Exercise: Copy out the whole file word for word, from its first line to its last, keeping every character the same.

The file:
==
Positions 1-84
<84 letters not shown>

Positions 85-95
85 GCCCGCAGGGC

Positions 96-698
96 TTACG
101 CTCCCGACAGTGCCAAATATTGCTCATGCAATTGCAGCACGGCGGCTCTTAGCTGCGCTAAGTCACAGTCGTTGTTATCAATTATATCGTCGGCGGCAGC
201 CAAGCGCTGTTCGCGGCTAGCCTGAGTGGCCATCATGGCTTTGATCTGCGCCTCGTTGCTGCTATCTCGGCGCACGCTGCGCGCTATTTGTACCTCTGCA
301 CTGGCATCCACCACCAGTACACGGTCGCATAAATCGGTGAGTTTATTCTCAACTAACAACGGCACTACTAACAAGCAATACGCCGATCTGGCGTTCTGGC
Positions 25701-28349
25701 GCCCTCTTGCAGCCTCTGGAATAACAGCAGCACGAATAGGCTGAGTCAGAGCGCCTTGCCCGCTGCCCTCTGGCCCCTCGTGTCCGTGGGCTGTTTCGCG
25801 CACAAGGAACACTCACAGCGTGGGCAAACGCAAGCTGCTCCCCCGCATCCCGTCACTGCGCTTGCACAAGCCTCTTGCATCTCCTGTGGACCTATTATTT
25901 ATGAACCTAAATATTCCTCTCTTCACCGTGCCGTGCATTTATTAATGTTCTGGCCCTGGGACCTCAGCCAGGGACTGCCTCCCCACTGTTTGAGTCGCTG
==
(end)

Positions 1-84
<84 letters not shown>

Positions 85-95
85 GCCCGCAGGGC

Positions 96-698
96 TTACG
101 CTCCCGACAGTGCCAAATATTGCTCATGCAATTGCAGCACGGCGGCTCTTAGCTGCGCTAAGTCACAGTCGTTGTTATCAATTATATCGTCGGCGGCAGC
201 CAAGCGCTGTTCGCGGCTAGCCTGAGTGGCCATCATGGCTTTGATCTGCGCCTCGTTGCTGCTATCTCGGCGCACGCTGCGCGCTATTTGTACCTCTGCA
301 CTGGCATCCACCACCAGTACACGGTCGCATAAATCGGTGAGTTTATTCTCAACTAACAACGGCACTACTAACAAGCAATACGCCGATCTGGCGTTCTGGC
Positions 25701-28349
25701 GCCCTCTTGCAGCCTCTGGAATAACAGCAGCACGAATAGGCTGAGTCAGAGCGCCTTGCCCGCTGCCCTCTGGCCCCTCGTGTCCGTGGGCTGTTTCGCG
25801 CACAAGGAACACTCACAGCGTGGGCAAACGCAAGCTGCTCCCCCGCATCCCGTCACTGCGCTTGCACAAGCCTCTTGCATCTCCTGTGGACCTATTATTT
25901 ATGAACCTAAATATTCCTCTCTTCACCGTGCCGTGCATTTATTAATGTTCTGGCCCTGGGACCTCAGCCAGGGACTGCCTCCCCACTGTTTGAGTCGCTG